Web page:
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Tag Archives: short story series
Though my stomach growled, the constant presence of creepy-crawlies and the unshakable visions of ticks crawling through a crack in my suit and burrowing into my skin had left me with little desire to eat. Or perhaps, more accurately, no intention of removing my gloves, lifting the protective netting around my face, and then sitting down beneath the gently swaying canopy.
Instead I took several long drinks through the tube which ran out of my backpack, under my hood and to my mouth, allowing me to stay hydrated without removing any protective gear. Continue reading
Here it is, the grand finale! If this is your first visit STOP NOW and read the rest of the story before you continue…it’s cheating to read the end of the story first! I’ll give you the links to make it a little less annoying to click to all the other chapters: Part 1, Part 2, Part 3, Part 4, Part 5, Part 6, Part 7.
Okay, all caught up? Here we go….
For twenty-four sleepless hours I waited in my cell, worrying about my children. When I’d arrived at the station, they’d given me my one phone call. I used it to call home, but no on had answered.
Over the course of the week, Hope’s health continued to improve, and I grew more bold with each successful theft from the Wilson estate. On Friday I bundled up a few extra apples and some small cucumbers, hiding them in the inner pocket of my backpack to take home for my own family.
All the way home, I felt sick with guilt, but when I saw my children’s eyes light up and watched them silently savor each morsel as they glanced at each other with huge delighted grins, my guilt eased a little. I even felt justified. Continue reading
After forcing my arms through the sleeves of my coat, I grabbed my facemask and backpack then walked over to kiss Hope and Aaron goodbye. Aaron leaned toward me, his eyes never leaving the t.v. screen, to allow me to give him a peck on the cheek.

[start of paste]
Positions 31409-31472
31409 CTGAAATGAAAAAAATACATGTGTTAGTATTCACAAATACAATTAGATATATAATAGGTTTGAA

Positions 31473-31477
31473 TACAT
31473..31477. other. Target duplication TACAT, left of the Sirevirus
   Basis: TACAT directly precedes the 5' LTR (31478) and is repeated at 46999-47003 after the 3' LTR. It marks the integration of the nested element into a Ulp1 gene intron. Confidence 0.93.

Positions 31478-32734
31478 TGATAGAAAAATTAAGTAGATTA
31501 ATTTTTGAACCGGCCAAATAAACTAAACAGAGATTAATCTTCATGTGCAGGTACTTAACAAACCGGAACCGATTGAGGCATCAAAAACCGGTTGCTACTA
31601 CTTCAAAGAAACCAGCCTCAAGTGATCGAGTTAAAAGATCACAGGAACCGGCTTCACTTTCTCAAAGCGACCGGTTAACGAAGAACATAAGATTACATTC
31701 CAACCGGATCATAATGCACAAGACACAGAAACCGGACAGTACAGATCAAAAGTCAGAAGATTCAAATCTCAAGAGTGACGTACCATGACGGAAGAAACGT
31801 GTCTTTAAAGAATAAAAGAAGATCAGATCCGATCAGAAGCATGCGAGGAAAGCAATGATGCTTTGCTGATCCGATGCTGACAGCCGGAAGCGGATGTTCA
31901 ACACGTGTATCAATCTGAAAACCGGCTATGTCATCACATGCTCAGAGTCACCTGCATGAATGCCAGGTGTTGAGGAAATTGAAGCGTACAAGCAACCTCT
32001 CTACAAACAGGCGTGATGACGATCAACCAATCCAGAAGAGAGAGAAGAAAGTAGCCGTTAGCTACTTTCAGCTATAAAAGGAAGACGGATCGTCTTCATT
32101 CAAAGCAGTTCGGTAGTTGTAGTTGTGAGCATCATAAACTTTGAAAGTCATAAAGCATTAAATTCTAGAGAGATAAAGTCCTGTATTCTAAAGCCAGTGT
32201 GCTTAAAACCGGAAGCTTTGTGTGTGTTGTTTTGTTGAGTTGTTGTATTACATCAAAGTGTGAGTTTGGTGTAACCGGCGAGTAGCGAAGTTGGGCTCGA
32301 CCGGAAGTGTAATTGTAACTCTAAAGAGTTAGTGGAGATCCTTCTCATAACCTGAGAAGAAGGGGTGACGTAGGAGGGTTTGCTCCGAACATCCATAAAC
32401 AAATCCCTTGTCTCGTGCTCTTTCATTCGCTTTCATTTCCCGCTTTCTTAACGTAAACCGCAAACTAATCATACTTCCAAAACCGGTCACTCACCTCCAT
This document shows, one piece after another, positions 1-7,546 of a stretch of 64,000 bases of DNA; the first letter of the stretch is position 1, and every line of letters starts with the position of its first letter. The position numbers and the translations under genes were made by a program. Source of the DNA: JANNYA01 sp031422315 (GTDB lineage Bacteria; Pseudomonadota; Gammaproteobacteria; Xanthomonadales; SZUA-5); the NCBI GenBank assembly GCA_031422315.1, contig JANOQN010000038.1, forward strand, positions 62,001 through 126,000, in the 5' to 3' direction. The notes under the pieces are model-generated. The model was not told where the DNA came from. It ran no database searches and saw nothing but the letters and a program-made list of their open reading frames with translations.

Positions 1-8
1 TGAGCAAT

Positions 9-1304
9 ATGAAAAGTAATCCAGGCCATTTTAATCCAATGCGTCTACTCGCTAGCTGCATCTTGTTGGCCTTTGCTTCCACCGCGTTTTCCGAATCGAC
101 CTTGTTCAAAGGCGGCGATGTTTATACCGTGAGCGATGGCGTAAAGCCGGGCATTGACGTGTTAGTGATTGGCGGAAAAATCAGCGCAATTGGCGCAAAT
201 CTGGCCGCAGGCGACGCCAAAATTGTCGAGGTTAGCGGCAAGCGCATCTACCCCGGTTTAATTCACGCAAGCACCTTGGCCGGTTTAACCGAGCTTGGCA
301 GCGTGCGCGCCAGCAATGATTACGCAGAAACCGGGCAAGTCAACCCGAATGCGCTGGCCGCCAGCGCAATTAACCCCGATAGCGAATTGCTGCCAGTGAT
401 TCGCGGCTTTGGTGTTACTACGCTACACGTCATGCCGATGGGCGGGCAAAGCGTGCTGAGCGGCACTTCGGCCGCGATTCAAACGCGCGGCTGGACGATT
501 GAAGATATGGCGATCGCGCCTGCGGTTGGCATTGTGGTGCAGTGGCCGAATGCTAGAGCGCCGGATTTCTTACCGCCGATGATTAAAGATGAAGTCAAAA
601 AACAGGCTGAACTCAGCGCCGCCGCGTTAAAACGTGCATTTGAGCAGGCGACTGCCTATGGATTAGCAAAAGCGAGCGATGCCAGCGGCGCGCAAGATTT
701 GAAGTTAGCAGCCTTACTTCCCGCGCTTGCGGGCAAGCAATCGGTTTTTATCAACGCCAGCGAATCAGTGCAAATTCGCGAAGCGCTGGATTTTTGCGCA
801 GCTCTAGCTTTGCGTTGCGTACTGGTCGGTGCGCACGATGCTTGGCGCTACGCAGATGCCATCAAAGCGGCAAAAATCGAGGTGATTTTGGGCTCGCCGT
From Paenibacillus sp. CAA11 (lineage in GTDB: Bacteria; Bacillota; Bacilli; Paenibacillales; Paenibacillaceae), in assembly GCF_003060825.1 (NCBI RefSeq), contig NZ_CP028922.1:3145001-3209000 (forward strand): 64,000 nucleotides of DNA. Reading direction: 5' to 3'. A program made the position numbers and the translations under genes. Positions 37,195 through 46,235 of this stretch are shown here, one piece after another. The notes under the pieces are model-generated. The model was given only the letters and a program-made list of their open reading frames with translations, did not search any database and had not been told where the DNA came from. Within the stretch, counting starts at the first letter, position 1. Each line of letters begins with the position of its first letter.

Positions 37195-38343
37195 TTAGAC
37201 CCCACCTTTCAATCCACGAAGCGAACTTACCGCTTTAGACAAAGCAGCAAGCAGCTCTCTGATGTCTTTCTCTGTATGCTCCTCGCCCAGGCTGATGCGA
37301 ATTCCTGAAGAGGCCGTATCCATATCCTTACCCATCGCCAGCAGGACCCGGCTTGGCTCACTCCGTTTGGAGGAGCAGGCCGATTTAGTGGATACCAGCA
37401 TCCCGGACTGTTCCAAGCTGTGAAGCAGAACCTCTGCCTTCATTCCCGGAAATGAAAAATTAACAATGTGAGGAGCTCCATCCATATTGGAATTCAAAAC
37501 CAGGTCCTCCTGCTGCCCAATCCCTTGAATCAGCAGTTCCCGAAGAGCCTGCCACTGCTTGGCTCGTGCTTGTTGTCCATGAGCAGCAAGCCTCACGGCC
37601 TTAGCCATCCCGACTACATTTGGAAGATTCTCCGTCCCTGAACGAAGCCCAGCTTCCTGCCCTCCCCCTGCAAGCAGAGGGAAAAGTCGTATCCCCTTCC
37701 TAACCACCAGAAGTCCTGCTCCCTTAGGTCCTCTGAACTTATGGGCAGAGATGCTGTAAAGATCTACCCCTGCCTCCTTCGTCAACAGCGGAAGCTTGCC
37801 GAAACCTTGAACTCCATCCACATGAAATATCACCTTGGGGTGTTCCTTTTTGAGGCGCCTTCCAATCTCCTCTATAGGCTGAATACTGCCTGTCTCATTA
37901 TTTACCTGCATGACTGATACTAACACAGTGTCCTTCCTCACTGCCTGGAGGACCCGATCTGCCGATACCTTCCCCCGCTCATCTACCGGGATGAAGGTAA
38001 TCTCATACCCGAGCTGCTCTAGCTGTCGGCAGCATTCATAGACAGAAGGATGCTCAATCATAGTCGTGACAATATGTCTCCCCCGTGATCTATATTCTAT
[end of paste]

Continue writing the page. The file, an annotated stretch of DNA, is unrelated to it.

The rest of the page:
“Bye, Dad. Love you.”
“Love you too, son.”
Hope clambered up to her knees so that she could wrap her arms around my neck. I squeezed her tight, then loosened my grip so that I could turn and plant a kiss on her temple. Her brow felt warm but dry, the fever had broken last night. Continue reading
The pharmacy didn’t open for another hour, but already a line had formed that extended the length of a city block. As I took my place at the end I heard the muffled coughs of those ahead of me. Though I wore my mask, I couldn’t help but take short, shallow breaths. I kept my hands clasped behind my back to help resist the urge I had every five minutes to check my inner coat pocket for the prescription that could save my daughter’s life.
When the doors were finally unlocked, the line began to move forward at a snail’s pace. Two at a time we were allowed to enter the first set of doors, wait for the overhead vents to clear the air, and then scan our IDs before passing through another set of doors and into the waiting room. Once it was my turn to find a seat, I noticed most people kept their masks on. I did the same. Continue reading
When I woke on Saturday morning, grit scratched across my eyeballs as I pulled them open. The right side of my neck protested painfully as I lifted my head from where it had fallen to rest on the edge of the couch.
Aaron still slept on the floor in front of me, one hand inches from my fingertips. Hope also slept, her breath rasped, but came and went in even intervals. Her cheeks looked flushed, but I dared not touch her for fear of waking her and setting off another fit of coughing.
As I pushed myself off the floor, I had to stifle a groan. As quietly as possible I stole across the living room and into the entryway. Continue reading
For the next week I watched the pile of bills grow taller, and the hollows beneath my children’s cheekbones sink deeper. Without Mary’s income I couldn’t keep up. Without her whispers in my ear each night that “as long as we have each other it will all work out”, I barely had the will to try.
Every day I walked past the Wilson’s tidy garden and fruit-laden trees, growing as bitter as the bright yellow lemons which ripened in the artificial sunlight.
When I returned home from work that Friday, the elevator opened and I braced myself for my usual welcome, but Hope did not spring forward and wrap her arms around my knees. She wasn’t even waiting behind the doorway of our apartment. Instead Aaron’s worried face greeted me. Continue reading
“You did everything you could son.” Doc put a hand on Eddie’s shoulder. “It’s time you get some rest.”
“I can’t leave her,” Eddie whispered. “I need to be here.” Continue reading
“Isabella, I do wish you’d call me mother. After all, it’s been ten years.” Her stepmother walked forward and stopped at the edge of the old men’s long table. She placed a basket on the wooden surface.
“What do you want?” Isabella asked warily.
“I’ve come to apologize.” Her stepmother opened the basket and carefully pulled out an apple pie. She set it in the middle of the table and then withdrew two plates and two forks. “I brought your favorite dessert, as a peace offering.” Continue reading